Fabrics comprising the fire retardant and heat resistant yarns can be formed by knitting, weaving or otherwise combining multiple strands of yarn together. Any known method of forming a fabric from a yarn can be utilized to form the inventive fire retardant and heat resistant fabrics. Exemplary fire retardant and heat resistant yarns, fabrics and articles that can be improved according to the present invention are disclosed in U.S. Pat. Nos. 6,287,686, 6,358,608, 6,800,367 and 4,865,906. For purposes of disclosing fire retardant and heat resistant yarns and fabrics capable of being coated or encapsulated according to the invention, the disclosures of the foregoing patents are incorporated by reference.

A. Fire Retardant and Heat Resistant Fibers and Filaments

Exemplary fire retardant and heat resistant fibers and filaments are made from oxidized polyacrylonitrile (O-Pan). The O-Pan fibers or filaments within the scope of the invention may comprise any type of O-Pan having high fire retardance and heat resistance. In a preferred embodiment, O-Pan is obtained by heating polyacrylonitrile (e.g., polyacrylonitrile fibers or filaments) in a cooking process between about 180° C. to about 3000° C. for at least about 120 minutes. This heating/oxidation process is where the polyacrylonitrile receives its initial carbonization. Preferred O-Pan fibers and filaments have an LOI of about 50-65. In most cases, O-Pan made in this way may be considered to be nonflammable.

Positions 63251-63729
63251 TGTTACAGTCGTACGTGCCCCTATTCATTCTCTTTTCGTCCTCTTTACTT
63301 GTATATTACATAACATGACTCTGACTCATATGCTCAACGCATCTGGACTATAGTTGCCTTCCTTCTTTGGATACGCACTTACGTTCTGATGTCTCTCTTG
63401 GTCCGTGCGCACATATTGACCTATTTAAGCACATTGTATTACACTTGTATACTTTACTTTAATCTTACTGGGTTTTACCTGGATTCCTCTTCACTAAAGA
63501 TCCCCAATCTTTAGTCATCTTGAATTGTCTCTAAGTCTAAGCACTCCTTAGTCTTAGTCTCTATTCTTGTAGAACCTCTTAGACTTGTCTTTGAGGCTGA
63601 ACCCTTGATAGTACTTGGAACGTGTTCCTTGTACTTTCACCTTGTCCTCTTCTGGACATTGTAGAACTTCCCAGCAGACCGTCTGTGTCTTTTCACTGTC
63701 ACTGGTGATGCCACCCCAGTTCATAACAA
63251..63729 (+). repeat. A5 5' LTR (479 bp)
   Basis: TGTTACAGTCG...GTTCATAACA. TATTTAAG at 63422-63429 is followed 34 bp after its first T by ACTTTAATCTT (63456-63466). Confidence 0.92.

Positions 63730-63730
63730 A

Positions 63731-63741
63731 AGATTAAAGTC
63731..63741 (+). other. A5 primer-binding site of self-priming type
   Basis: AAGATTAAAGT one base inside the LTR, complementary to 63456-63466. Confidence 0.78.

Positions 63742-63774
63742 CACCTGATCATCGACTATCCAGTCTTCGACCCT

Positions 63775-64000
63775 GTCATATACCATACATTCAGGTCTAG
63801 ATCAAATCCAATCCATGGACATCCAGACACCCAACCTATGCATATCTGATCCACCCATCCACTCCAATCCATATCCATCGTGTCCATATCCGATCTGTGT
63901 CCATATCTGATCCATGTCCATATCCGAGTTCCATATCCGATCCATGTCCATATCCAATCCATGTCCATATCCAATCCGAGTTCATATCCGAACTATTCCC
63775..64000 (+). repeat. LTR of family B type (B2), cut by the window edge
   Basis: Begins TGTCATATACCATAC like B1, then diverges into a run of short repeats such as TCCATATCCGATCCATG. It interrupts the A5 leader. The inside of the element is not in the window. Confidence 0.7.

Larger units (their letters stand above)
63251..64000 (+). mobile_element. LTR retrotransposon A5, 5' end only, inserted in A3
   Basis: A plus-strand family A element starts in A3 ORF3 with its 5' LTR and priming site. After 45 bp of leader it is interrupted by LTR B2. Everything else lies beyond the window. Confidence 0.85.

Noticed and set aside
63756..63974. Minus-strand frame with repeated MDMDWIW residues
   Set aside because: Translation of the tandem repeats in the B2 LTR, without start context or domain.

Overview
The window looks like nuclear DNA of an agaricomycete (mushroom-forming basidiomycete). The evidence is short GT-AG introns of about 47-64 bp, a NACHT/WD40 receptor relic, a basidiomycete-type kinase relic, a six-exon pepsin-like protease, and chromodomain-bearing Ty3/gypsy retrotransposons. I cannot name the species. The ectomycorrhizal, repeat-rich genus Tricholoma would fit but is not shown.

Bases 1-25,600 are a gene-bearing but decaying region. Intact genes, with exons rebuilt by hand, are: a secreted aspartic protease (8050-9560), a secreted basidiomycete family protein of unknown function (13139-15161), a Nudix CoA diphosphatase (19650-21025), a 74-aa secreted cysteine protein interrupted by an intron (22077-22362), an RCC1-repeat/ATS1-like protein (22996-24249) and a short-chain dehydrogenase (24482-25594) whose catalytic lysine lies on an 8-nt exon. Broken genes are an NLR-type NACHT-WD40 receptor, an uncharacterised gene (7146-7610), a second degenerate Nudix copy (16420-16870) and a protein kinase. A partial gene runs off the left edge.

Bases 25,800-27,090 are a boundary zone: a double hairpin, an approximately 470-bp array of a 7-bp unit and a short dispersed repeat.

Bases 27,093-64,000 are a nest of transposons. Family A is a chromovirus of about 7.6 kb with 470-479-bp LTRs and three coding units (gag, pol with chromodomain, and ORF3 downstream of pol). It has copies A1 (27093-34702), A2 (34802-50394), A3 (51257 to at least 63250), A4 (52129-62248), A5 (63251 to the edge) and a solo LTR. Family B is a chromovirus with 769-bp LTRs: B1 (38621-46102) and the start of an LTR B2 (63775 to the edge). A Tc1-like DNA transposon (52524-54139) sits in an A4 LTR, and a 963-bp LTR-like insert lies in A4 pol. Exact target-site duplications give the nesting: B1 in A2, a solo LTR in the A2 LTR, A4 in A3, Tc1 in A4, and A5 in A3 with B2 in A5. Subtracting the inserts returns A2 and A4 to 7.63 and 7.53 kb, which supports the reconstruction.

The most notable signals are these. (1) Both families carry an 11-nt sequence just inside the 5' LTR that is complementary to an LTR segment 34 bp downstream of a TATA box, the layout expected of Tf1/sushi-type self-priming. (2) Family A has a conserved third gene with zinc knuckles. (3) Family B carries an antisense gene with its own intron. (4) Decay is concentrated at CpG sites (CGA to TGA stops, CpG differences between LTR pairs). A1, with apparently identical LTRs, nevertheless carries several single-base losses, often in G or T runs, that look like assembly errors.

Examples of suitable O-Pan fibers include LASTAN, manufactured by Ashia Chemical in Japan; PYROMEX, manufactured by Toho Rayon in Japan; PANOX, manufactured by SGL; and PYRON, manufactured by Zoltek. It is also within the scope of the invention to utilize filaments that comprise O-Pan.

In general, it is believed that fabrics which include a substantial amount of O-Pan fibers and/or filaments will resist burning, even when exposed to intense heat or flame exceeding 3000° F., because the O-Pan fibers carbonize and expand, thereby eliminating any oxygen content within the fabric necessary for combustion of the more readily combustible strengthening fibers. In this way, the O-Pan fibers or filaments provide a combustion shield that makes the less fire retardant substances in the yarn or fabric act like better fire retardant substances.

One of skill in the art will appreciate that other fire retardant and heat resistant materials can be used in addition to, or in place of, O-Pan so long as they have fire retardant and heat resistance properties that are comparable to those of O-Pan. By way of example, polymers or other materials having an LOI of at least about 50 and which do not burn when exposed to heat or flame having a temperature of about 3000° F. could be used in addition to, or instead of, O-Pan.